Making a solar water heater for the home
Q: We have a large family and use much hot water. I cannot afford to have a solar water heating system installed, but I would like to make some type of solar water heater myself. What do you suggest?
A: Heating your domestic hot water is an excellent application for solar energy. Unlike solar space heating, water heating is needed year-round. This provides a good payback, especially if you build it yourself and must only cover material costs.
Your first step is reducing the amount of hot water consumed. With a large family, much of the hot water usage is for showering. Unlike clothes or dishwashing where the amount of hot water used is set by the appliance, you can modify showering to save much hot water.
Although you may get complaints at first, install low-flow shower heads. Family members will quickly get used to flow patterns. Install a push-button trickle valve on the shower. This allows you to reduce the water flow while lathering without having to shut off and reset the water temperature.
The two basic types of solar water heating systems are active and passive. An active system uses pumps, collectors and plumbing to provide the most hot water and efficiency. It is possible to buy all the components to set up an active system yourself, but it would require a high skill level.
For most homeowners, including myself (a mechanical engineer), building a passive system is a more reasonable project. With this type of system, the solar hot water storage tank also functions as the solar collector.
Building a batch solar system to preheat water can cut your water-heating costs noticeably. Your water heater still brings the water up to the temperature you desire. The batch system warms the incoming water so it takes less electricity or gas for your water heater to make it hot.
A breadbox type of batch solar system is the easiest and least expensive to build yourself. It is basically a metal tank inside of an insulated box with one or two clear sides. The sun shines in on the tank and warms the water.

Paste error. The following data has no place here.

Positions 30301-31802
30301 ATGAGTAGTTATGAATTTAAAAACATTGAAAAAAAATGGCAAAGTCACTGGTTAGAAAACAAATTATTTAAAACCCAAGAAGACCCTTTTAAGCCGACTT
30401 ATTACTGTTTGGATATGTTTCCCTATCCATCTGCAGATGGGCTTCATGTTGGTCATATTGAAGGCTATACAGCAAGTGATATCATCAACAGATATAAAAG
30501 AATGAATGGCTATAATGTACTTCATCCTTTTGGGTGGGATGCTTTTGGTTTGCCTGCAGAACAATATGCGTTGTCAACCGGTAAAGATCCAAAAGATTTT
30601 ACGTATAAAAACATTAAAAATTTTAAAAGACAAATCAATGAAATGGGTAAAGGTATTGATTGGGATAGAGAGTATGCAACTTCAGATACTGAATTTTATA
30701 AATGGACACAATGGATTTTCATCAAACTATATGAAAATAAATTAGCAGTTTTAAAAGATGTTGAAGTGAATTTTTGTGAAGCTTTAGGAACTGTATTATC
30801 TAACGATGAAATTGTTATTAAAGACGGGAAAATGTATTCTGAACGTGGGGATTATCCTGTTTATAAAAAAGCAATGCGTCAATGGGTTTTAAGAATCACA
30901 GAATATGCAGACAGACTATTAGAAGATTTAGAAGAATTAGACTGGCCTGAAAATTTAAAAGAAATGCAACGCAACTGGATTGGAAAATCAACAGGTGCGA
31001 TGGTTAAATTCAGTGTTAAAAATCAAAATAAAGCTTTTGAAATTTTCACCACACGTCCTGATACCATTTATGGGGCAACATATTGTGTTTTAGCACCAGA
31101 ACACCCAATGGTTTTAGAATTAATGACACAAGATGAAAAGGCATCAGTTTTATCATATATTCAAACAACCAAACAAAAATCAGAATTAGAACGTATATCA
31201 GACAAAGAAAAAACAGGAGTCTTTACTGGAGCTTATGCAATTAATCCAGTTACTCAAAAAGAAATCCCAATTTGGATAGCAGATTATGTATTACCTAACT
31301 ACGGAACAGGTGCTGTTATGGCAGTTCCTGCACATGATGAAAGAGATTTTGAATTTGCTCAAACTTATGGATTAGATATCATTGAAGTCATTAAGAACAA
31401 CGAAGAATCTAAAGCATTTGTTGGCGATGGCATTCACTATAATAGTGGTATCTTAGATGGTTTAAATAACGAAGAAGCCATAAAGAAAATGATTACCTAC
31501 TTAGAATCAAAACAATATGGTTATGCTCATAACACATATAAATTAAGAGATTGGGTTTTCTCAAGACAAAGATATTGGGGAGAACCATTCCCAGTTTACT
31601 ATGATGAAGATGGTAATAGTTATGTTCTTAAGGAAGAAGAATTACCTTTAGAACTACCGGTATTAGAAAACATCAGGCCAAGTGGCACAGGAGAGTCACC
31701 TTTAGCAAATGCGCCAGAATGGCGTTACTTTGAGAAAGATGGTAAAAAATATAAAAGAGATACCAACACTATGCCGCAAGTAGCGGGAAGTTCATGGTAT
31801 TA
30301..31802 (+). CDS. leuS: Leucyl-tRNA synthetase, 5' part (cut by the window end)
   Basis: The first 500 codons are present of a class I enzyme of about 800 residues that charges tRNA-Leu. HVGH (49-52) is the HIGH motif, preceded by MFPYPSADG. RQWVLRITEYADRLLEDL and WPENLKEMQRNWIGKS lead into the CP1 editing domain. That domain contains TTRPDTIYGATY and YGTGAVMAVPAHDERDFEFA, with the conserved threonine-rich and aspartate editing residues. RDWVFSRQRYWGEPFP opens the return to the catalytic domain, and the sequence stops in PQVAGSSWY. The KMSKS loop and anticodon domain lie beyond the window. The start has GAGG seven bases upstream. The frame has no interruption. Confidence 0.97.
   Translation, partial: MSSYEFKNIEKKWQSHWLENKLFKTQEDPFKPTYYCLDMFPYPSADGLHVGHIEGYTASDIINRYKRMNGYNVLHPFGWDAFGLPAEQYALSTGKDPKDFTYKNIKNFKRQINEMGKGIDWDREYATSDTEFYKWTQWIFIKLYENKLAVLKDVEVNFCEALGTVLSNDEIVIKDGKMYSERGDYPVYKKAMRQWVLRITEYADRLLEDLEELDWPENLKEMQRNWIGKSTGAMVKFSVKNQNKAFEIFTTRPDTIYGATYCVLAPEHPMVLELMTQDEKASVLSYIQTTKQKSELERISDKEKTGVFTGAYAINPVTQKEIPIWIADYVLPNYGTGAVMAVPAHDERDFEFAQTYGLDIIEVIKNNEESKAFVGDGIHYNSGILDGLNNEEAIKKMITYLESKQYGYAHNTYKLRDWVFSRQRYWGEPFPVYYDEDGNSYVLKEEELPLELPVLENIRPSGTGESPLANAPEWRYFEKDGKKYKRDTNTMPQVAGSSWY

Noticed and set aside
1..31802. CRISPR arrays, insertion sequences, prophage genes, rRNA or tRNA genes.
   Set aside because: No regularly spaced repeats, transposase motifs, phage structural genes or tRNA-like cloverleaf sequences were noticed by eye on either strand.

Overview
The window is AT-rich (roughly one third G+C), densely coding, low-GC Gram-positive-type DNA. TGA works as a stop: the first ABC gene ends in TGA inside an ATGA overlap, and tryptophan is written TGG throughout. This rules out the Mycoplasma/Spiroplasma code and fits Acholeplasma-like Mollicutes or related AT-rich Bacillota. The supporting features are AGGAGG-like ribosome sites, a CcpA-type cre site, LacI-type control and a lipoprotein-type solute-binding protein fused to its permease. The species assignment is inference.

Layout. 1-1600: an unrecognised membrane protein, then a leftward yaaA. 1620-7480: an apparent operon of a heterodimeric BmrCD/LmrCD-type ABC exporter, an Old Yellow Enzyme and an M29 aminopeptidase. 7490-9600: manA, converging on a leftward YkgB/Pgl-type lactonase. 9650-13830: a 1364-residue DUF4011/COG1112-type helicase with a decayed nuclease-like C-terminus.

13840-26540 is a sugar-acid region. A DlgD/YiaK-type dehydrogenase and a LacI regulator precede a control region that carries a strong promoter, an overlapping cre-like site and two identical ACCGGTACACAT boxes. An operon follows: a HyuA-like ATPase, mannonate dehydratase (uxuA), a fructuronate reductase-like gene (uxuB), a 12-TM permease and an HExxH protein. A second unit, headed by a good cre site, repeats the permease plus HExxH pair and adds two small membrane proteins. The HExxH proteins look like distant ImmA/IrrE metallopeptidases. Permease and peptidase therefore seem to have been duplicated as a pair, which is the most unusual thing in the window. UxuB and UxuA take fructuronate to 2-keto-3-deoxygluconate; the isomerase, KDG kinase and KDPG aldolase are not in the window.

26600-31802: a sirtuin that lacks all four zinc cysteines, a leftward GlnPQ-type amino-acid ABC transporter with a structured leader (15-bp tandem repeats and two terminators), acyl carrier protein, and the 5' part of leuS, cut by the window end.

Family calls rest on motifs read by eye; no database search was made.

A variation on this design uses a vertical box and tank tilted so it faces the sun more directly. This is more efficient because it receives the sun's rays more directly and the warmer water naturally flows upward to the top.
Special tanks are available for this, but if you are lucky, a plumber might have an old water heater that does not leak. Strip off the metal skin and insulation and paint it flat black. It already has the water fittings.
Include valves in the piping so it can be bypassed during very cold weather and to drain it. Place it as close to your house as possible and insulate the pipes heavily.
The following companies offer solar kits and components: Alternative Energy Store, (877) 878-4060, www.altestore.com; Build It Solar, www.builditsolar.com; Solar Components, (603) 668-8186, www.solar-components.com; and Solar Direct, (800) 333-9276, www.solardirect.com.
Q: Someone told me to put crumpled newspapers in my freezer to help save electricity. Does this really help, and if so, why?
A: As silly as it sounds, it should help. For efficiency, it is best to keep the freezer reasonably full. This reduces the amount of cold air lost when the door is opened. On the other hand, packing it extremely full with food can block proper air circulation.
The crumpled newspapers take up space. With their very low heat capacity, it takes little electricity to cool them. When you need more freezer space for food and remove the newspaper, not much energy is lost.
• Write to James Dulley at 6906 Royalgreen Drive, Cincinnati, OH 45244 or visit dulley.com.